Fundamental standards in care - enforcement

10 minute read
15 April 2015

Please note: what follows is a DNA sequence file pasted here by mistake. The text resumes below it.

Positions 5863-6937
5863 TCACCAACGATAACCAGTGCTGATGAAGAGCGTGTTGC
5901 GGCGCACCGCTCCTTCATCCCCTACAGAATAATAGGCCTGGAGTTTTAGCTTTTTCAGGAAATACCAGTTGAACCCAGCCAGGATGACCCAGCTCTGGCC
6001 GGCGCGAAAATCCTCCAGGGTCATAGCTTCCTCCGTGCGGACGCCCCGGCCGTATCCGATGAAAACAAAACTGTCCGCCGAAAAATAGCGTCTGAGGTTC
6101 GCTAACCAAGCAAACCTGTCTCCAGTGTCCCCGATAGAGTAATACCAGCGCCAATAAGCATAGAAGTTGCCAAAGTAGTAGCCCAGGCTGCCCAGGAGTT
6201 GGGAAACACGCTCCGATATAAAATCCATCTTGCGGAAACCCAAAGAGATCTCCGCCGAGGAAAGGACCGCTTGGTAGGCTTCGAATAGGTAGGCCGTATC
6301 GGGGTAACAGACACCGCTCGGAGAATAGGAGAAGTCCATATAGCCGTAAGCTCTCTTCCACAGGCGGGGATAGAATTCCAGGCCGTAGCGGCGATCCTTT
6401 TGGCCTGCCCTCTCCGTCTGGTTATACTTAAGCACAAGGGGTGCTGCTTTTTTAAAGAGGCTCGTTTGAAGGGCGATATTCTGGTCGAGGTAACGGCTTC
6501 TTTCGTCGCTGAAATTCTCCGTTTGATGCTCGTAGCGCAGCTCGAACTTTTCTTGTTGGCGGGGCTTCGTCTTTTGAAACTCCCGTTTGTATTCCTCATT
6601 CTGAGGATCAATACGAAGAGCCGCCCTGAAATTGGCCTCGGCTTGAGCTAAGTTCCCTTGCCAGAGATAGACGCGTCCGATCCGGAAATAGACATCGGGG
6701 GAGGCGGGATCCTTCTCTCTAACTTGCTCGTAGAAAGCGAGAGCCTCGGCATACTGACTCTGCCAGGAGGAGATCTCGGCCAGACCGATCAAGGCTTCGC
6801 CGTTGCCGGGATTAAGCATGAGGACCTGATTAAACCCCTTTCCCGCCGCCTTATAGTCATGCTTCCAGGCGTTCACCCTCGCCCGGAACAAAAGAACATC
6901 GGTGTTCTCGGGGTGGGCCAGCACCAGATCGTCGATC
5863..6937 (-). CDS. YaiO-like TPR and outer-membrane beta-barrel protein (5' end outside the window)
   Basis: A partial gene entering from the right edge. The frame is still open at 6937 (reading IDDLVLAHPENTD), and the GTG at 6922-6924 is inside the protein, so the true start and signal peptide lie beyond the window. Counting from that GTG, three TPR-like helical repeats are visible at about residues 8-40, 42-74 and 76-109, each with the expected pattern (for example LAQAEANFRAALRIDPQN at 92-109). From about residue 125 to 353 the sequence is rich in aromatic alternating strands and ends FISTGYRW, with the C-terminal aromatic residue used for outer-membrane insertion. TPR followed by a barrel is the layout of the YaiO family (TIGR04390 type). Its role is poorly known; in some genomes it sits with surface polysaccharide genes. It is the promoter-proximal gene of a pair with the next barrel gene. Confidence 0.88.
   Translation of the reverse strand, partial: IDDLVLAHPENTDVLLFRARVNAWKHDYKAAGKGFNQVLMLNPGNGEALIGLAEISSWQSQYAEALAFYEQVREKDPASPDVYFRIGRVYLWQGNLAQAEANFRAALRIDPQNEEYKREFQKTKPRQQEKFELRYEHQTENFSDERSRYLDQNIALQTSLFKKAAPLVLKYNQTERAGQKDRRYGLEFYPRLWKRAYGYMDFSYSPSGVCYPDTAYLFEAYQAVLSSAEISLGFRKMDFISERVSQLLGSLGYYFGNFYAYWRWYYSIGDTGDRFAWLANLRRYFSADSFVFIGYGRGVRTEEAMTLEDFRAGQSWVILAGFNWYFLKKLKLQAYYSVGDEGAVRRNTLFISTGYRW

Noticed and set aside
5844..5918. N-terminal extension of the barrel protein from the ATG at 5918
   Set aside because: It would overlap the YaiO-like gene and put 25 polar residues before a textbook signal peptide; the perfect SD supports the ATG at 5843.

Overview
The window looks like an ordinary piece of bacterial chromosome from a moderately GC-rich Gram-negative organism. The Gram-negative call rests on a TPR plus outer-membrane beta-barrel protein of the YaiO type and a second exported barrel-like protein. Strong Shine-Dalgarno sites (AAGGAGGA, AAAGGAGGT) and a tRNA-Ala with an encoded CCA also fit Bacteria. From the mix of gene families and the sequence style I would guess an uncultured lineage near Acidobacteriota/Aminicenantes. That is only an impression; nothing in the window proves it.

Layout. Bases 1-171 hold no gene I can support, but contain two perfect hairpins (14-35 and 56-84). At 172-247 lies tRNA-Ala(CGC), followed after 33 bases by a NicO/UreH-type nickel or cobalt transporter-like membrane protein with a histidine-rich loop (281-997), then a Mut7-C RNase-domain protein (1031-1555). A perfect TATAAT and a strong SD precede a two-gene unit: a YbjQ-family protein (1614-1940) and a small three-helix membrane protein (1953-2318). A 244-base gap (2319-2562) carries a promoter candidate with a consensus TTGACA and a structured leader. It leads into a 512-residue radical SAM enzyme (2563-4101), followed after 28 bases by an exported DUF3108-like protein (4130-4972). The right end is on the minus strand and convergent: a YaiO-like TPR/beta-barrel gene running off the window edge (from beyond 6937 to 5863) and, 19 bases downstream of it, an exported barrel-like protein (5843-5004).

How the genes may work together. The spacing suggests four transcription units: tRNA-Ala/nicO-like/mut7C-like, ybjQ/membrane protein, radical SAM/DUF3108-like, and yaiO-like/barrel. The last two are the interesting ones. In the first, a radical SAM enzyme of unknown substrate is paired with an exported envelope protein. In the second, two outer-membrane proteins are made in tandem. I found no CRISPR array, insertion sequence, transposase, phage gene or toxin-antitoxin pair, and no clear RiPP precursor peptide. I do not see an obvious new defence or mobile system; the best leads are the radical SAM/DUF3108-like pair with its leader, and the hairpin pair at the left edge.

1 April 2015 saw the introduction of the largest reform of social care in more than 60 years. As well as introducing new fundamental standards to the provision of care, new criminal offences have been created for breach of those standards, which will be investigated and enforced by the Care Quality Commission (CQC). The CQC has recently published guidance for providers on the new legislation, an updated enforcement policy and a memorandum of understanding (MOU) with the Health and Safety Executive (HSE) and the Local Government Association (LGA), all of which provides much needed clarity on the new law and how it will be enforced. In addition, on 13 April the Criminal Justice and Courts Act 2015 introduced further offences for care workers and care providers for the ill treatment or wilful neglect of those in their care. These offences will be investigated by the police and prosecuted by the CPS. CQC Guidance The Health and Social Care Act 2008 (Regulated Activities) Regulations 2014 (the "Regulations") came into force on 1 April 2015. Section 23 of the Health and Social Care Act 2008 states that the CQC must provide guidance to help providers comply with the law and regulation 21 of the Regulations states that, for the purposes of compliance with the requirements of the Regulations, registered providers must have regard to guidance issued. It is therefore crucial that providers use the guidance to produce the systems and procedures that will help them to stay compliant. The guidance is available here. Enforcement is one of the core components of the CQC's operating model. The CQC now has a range of powers including requirement notices, warning notices, civil enforcement powers, special measures and criminal sanctions. These powers will be used first, to protect service users from harm and risk of harm and second, to hold providers and individuals to account. CQC enforcement policy According to its new enforcement policy, the CQC will use the following principles to inform the use of their powers: Being on the side of the people using the services. The CQC recognises that providers often have greater power, control or information and that misusing it can prevent people from receiving high quality care services. Integrating enforcement into their regulatory model. All CQC inspectors are trained so that their engagement with a provider covers all aspects of the regulatory relationship, including formal enforcement. There are no separate enforcement staff. There is a close relationship between the new ratings system and the Regulations. Proportionality. The response will be proportionate to the circumstances of the case. The CQC will intervene formally if people are at an unacceptable risk of harm or if providers are repeatedly or seriously failing to comply. Consistency. The CQC will try to deal with similar cases in a similar manner while retaining enough flexibility to allow them to respond differently depending on the circumstances. Transparency. Not only will the CQC make its policy available, it will also publish information on their decision making, the appeals process and their enforcement activity. CQC/HSE/LGA memorandum of understanding  The purpose of the MOU is to "help ensure that there is effective, coordinated and comprehensive regulation of health and safety for patients, service users, workers and members of the public visiting those premises." It is designed to try to close the regulatory gap identified by the Francis Report into the failings at the Mid-Staffordshire NHS Foundations Trust. The MOU clarifies that: The CQC is the lead inspection and enforcement body for safety and quality of treatment for patients and service users from a registered provider. The HSE/Local Authority are the lead inspection and enforcement bodies for health and safety matters for patients and service users who receive health or care services from non-registered providers. The HSE will enforce health and safety at all healthcare premises, nursing homes and public social care providers. The Local Authority will be responsible for other residential care homes. The HSE/Local Authority are the lead inspection bodies for the health and safety of workers, visitors and contractors. So, if a service user falls from a window, is scalded in a bath, chokes on inappropriate food or is not treated in line with their care plan, then the CQC will investigate and enforce. If an employee hurts their back moving a poorly maintained trolley, or a contractor's scaffold tower collapses, then expect the HSE/Local Authority to take the lead. New criminal offences The Regulations introduce the following standards, breaches of which are new criminal offences: Care and treatment must only be provided with the consent of the relevant person. The registered person (i.e. registered provider or registered manager) must provide to the CQC when asked to do so, and within 28 days, a summary of complaints, responses to those complaints and other relevant information relevant to those complaints. The registered person must send to the CQC when asked to do so and within 28 days, a written report setting out how it is assessing, monitoring and improving the quality and safety of services, how it is assessing, monitoring and improving risks arising from its activities, and its plans for improving standards. In addition, an offence is also committed where there is avoidable harm to a service user, a service user being exposed to a significant risk of such harm, or any loss of money or property by a service user, as a result of a breach of the following: Care and treatment must be provided in a safe way for service users. This includes the following: assessing risks; doing all that is reasonably practicable to mitigate risks; ensuring carers have the qualifications, competence, skills and experience to provide care safely; ensuring that premises and equipment are safe and supplied in sufficient quantity; proper and safe management of medicine; preventing, detecting and controlling the spread of infection; working with other providers to ensure care is properly planned. Service users must be protected from abuse and improper treatment by the use of effective prevention systems, and effective investigation procedures. There must be no discrimination or inappropriate control or restraint of a service user and care must not be degrading or disregard the needs of the service users. The nutritional and hydration needs of the service user must be met where the care or treatment involves the provision of accommodation, an overnight stay or where those needs are part of the care or treatment provision. Even though all these new criminal offences have a statutory defence if the registered person can prove that they took all reasonable steps and exercised all due diligence to prevent the breach, in the aftermath of a failure in care, they will be difficult to defend. As with many other regulatory offences, there is no need for the CQC to prove any intent on the part of the service provider. If a service user has suffered harm because, say, an inexperienced carer made a mistake, then a criminal offence will probably have been committed. The sanctions available to the courts are significant. Ill treatment and wilful neglect The Criminal Justice and Courts Act 2015 (sections 20 and 21) introduces two new criminal offences for care workers and care providers. From 13 April 2015, it is an offence for a care worker to ill-treat or wilfully neglect someone to whom care is being provided. Previously, these offences could only be committed if the recipient of the care was receiving treatment for a mental disorder or if they lacked mental capacity. A "care worker" is defined as anyone who is being paid to provide social care to adults or health care to children or adults. The "wilful" element of the neglect offence connotes that the perpetrator acted deliberately or recklessly. Similarly, it must also be proved that any "ill treatment" was a deliberate act where the carer knew that ill treatment was taking place or was reckless about whether it was. The offences are not designed to catch genuine errors. The care provider will be guilty of an offence if one of its carers ill-treats or wilfully neglects an individual under its care, the way in which the provider manages or organises its activities amounts to a gross breach of a relevant duty of care owed to the victim, and without that breach, the ill-treatment or wilful neglect would not have occurred or would have been less likely to occur. This language mirrors the wording used for Corporate Manslaughter. Investigators will look at the systems and procedures that the operator put in place to provide care. Policies, training and auditing, for example, will be very important. A "care provider" is defined as a body corporate or unincorporated organisation which provides or arranges for the provision of health care or adult social care. It includes an individual who provides the services or who employs or makes arrangements for others to assist in providing the care. Hospitals, Commissioners, GP Practices and registered providers, for example, are all therefore potentially caught. The offence by an individual carries a potential prison sentence of five years as well as an unlimited fine. The provider offence carries an unlimited fine. The court can also make a remedial order and a publicity order on the convicted care provider. Advice It is essential that providers understand the content of the Regulations, the extra information provided by the guidance and the way that the CQC intend to approach investigation and enforcement. The guidance adds extra detail to the bald offence set out in the Regulations. For example, the guidance explains that the risk assessment required in the Regulations for providing safe services must be carried out in accordance with the Mental Capacity Act 2005. All the extra information now available should be used by providers to inform both the systems and procedures that are put in place to provide high quality care, as well as the provider's attitude towards the CQC during the investigation phase after an incident. It may be possible to persuade the CQC to act less severely if it understands the context of the incident and the measures in place before it happened to prevent it. The CQC continues to evolve as an organisation. From 1 April 2015, it has fundamental standards which it will require providers to deliver and a wide-ranging suite of powers to help it ensure that high quality services are provided safely, effectively and compassionately. In the aftermath of an incident, both providers and individual carers should also expect a police investigation, and all that that entails. It is more important than ever to invest in robust risk management systems and procedures and ensure (and be able to prove) that they are understood and followed on the ground.